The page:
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When Depression Becomes Deadly

Date: 11 October 2014

By Kathleen Doheny
WebMD Health News

Aug. 12, 2014 -- The apparent suicide of Oscar-winning actor and comedian Robin Williams on Monday rocked the entertainment world.

Williams’ publicist said in a statement he'd been “battling severe depression,” according to media reports.

Millions of U.S. adults struggle with depression. Often, medication and psychotherapy help their moods and outlook.

For some, though, hopelessness reigns, even with treatment. About 39,000 suicides happen each year in America, many driven by depression, anxiety, or psychosis.

What makes depression deadly for some? And are there concrete warning signs to help loved ones intervene?

WebMD asked two psychiatrists to weigh in. Neither doctor was involved in Williams’ treatment.

For some, depression is a lifelong struggle. What makes depression so widespread and hard to treat?

"It is a lifetime issue for some, and we don't know why," says Lon Schneider, MD. He's a professor of psychiatry, neurology, and gerontology at the Keck School of Medicine of the University of Southern California. "The phrase 'battling depression' is quite true."

The disease is complicated, he says, and it can take many forms and courses. Someone with chronic depression, for example, "is in a major to minor depressed state most of the time," he says. Someone who has "recurrent episodes" might recover from a bout of depression, be in a relatively stable mood, then get depressed again. Many people have recurrent depression, he says.

"Depression is a very difficult illness to treat because it has genetic underpinnings with environmental stressors," says Scott Krakower, DO. He's the assistant unit chief of psychiatry at The Zucker Hillside Hospital North Shore-LIJ Medical Group. "The genetics are not entirely understood."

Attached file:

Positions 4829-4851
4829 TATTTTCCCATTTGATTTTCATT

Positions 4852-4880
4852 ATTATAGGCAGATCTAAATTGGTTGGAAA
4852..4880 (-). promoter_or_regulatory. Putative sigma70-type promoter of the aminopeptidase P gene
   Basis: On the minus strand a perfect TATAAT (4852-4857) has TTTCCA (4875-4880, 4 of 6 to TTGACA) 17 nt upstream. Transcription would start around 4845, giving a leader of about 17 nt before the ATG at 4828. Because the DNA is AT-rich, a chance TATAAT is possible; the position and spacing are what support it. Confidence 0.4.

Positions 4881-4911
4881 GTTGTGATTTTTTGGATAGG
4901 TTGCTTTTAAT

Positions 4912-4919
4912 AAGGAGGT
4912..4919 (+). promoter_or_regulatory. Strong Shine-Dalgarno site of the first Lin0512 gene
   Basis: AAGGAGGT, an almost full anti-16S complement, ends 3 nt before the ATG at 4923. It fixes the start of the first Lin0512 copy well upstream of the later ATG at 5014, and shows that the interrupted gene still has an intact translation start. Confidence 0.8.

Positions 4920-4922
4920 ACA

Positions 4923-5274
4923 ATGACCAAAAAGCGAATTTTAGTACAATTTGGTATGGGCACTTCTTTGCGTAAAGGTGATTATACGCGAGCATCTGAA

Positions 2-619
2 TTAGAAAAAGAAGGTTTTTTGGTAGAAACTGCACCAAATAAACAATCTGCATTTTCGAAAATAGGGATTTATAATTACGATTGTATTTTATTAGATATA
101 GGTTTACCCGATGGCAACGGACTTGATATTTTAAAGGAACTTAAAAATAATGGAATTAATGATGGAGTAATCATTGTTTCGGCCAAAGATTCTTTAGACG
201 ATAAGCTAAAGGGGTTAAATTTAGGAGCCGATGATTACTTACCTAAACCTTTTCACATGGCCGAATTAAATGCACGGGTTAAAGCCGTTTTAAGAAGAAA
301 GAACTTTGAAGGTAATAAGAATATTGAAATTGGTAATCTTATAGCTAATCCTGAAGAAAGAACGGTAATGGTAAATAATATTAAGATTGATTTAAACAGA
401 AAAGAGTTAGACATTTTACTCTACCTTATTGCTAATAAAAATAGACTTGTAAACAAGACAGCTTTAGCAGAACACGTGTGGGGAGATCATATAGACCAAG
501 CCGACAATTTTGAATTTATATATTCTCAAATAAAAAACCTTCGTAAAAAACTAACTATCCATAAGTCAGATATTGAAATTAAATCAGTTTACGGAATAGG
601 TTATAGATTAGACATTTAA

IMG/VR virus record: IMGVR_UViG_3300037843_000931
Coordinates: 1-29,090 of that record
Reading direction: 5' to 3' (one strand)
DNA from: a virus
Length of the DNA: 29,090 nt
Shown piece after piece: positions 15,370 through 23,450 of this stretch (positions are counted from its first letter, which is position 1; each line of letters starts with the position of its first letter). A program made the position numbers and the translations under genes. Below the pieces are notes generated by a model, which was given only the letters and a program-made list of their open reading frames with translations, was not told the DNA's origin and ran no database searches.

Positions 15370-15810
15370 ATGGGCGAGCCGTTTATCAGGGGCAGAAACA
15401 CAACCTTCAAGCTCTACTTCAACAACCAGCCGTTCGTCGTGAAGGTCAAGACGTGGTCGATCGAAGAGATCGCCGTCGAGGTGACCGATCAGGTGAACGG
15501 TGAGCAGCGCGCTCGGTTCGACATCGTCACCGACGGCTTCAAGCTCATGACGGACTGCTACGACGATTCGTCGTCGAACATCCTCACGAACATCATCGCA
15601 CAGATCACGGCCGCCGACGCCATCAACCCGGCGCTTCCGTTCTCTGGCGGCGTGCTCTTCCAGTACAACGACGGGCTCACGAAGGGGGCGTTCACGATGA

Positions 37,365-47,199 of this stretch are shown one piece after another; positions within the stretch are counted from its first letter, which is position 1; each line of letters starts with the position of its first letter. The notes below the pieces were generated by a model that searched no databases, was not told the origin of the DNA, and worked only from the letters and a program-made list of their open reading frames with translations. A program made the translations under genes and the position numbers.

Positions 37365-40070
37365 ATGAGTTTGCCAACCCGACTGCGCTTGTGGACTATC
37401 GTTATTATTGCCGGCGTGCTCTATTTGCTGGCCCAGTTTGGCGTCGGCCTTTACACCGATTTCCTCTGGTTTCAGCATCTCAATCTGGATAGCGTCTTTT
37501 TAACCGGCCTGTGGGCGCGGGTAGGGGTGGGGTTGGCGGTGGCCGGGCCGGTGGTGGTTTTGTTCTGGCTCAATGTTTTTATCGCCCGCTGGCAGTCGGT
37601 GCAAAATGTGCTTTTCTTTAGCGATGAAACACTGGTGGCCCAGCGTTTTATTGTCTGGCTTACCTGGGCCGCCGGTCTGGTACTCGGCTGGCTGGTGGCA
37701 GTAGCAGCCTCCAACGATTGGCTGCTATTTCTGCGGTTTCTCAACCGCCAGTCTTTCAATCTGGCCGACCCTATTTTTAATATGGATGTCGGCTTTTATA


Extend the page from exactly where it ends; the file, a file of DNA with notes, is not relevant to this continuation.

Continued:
Those with fame, power and success aren't immune. "You could be having a really great life, a successful life, and be really depressed," Krakower says.

What other things might affect depression?

"Physical illness, especially chronic [long-term] illness, can worsen depression," Schneider says. In 2009, Robin Williams got heart surgery, although it’s not known whether this affected his struggle with depression.

Alcohol or other drugs can also affect depression, Schneider says. But, he adds, "I think one has to be fairly careful about a person who has alcohol or drug dependence in the past, and then [saying], 'Oh, that must have been it, alcohol must have contributed, cocaine must have contributed.’"

Williams had been open about his rehab efforts to combat alcohol and drug use. He reportedly made at least two trips to rehab centers, most recently earlier this summer.

"Much depression is part of bipolar illness," Schneider says. Bipolar disorder is marked by wide shifts in mood, energy, and activity levels. People diagnosed with it tend to have many more depressive episodes than manic ones, Schneider says. It wasn’t known if Williams had bipolar disorder.

This article was first published in on 12 August 2014.

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